Postal Bank Could Cost up to $10Bln
Vneshekonombank expects that the creation of a postal bank based on Svyaz-Bank and Russian Post will cost $5 billion to $10 billion, Vedomosti has learned.
VEB is planning to create the postal bank, and on Feb. 17 it invited partners from private business to participate in the project. The state corporation is to discuss preliminary results of the talks next week.
The project's cost could be from $5 billion to $10 billion, a banker interested in the partnership told Vedomosti. The information was confirmed by Svyaz-Bank chairman and VEB first deputy chief Anatoly Tikhonov.
Investments could be less than the lower end of the estimate if minibank offices are opened at the majority of Russian Post offices, where clients could open accounts, apply for consumer loans and so forth, Tikhonov said.
Creating full-fledged bank branches offering all of the main services in most post office locations, or even separately, would require investments closer to the higher end, he said. But if offices are not opened everywhere and they offer varying levels of service, the total investment would be lower.
Russian Post has 41,000 branches, including about 1,000 where Svyaz-Bank has a presence.
"You need to treat these figures with caution, since these are only preliminary estimates, which could be corrected," Tikhonov said. The scenario ultimately used will depend largely on the opinions and capabilities of the private investor, he added.
Initially, the charter capital of the postal bank will be increased by 25 billion rubles ($848 million), from the current 24 billion rubles (from Svyaz-Bank), Tikhonov said. The investment will come from a private investor, VEB, as well as Russian Post or the Federal Property Management Service (as a federal state unitary enterprise, Russian Post is not allowed to be a bank co-owner).
Tikhonov said they would not contribute post offices to the bank's capital. Russian Post, a spokesperson said, offered that VEB exchange its shares — if it were to become a joint stock company — for shares in the postal bank. The postal service's management estimates its capitalization at no less than $12 billion to $15 billion.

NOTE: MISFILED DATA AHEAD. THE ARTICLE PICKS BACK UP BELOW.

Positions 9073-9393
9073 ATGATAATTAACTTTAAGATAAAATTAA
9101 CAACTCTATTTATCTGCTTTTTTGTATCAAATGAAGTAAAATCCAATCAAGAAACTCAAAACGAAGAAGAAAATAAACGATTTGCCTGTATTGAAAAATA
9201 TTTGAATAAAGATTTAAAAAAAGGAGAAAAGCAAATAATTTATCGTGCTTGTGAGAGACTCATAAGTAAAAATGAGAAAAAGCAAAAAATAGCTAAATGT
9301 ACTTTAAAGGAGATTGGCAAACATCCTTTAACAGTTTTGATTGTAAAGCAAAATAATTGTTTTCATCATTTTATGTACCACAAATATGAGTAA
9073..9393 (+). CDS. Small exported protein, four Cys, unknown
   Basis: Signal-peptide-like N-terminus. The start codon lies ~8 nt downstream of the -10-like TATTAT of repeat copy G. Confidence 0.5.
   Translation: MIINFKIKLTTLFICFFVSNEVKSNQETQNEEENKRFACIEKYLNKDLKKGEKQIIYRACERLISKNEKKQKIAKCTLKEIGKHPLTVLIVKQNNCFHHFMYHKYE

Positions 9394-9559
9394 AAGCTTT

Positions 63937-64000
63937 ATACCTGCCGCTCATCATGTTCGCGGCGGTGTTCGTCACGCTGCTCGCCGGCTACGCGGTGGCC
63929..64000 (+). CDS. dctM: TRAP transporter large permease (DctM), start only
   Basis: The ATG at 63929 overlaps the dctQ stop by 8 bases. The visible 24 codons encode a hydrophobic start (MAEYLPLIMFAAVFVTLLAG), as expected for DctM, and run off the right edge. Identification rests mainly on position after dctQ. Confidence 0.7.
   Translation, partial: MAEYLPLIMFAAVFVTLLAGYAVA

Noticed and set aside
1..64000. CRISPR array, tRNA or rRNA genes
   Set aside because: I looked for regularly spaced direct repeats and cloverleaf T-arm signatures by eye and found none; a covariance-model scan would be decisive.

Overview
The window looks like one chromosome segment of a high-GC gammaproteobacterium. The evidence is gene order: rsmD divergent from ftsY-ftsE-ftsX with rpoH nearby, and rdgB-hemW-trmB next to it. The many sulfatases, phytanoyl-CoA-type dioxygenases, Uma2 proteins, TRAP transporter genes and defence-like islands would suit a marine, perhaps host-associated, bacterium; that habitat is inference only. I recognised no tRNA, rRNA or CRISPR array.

Renovations and construction of branches and offices will require 12.4 billion rubles, purchasing and installing equipment will require 8 billion rubles, and 3 billion rubles will be needed for the IT platform, Tikhonov said. The majority of the expenses would be in the first three years.
Additional funds would be required in the third year to cover losses and develop the project, Tikhonov said, but it is unclear how much.
The project should have an operating profit in its fourth year and "hit full stride" in the fifth year, becoming a "serious competitor to Sberbank," he said. Unlike Sberbank, the postal bank will not close unprofitable locations in distant regions, trying instead to cover those losses with profits from other branches. He said the project should recoup investments in seven to eight years.
If an investor is found quickly, the project could be launched by the end of this year, Tikhonov said. "We're the Development Bank, and one of our tasks is to create infrastructure. On the other hand, the government has long been trying to figure out how to make the postal service more effective," he said, referring to VEB's interest in the project.
VEB owns 99.47 percent of Svyaz-Bank, which ran into financial difficulties during the crisis.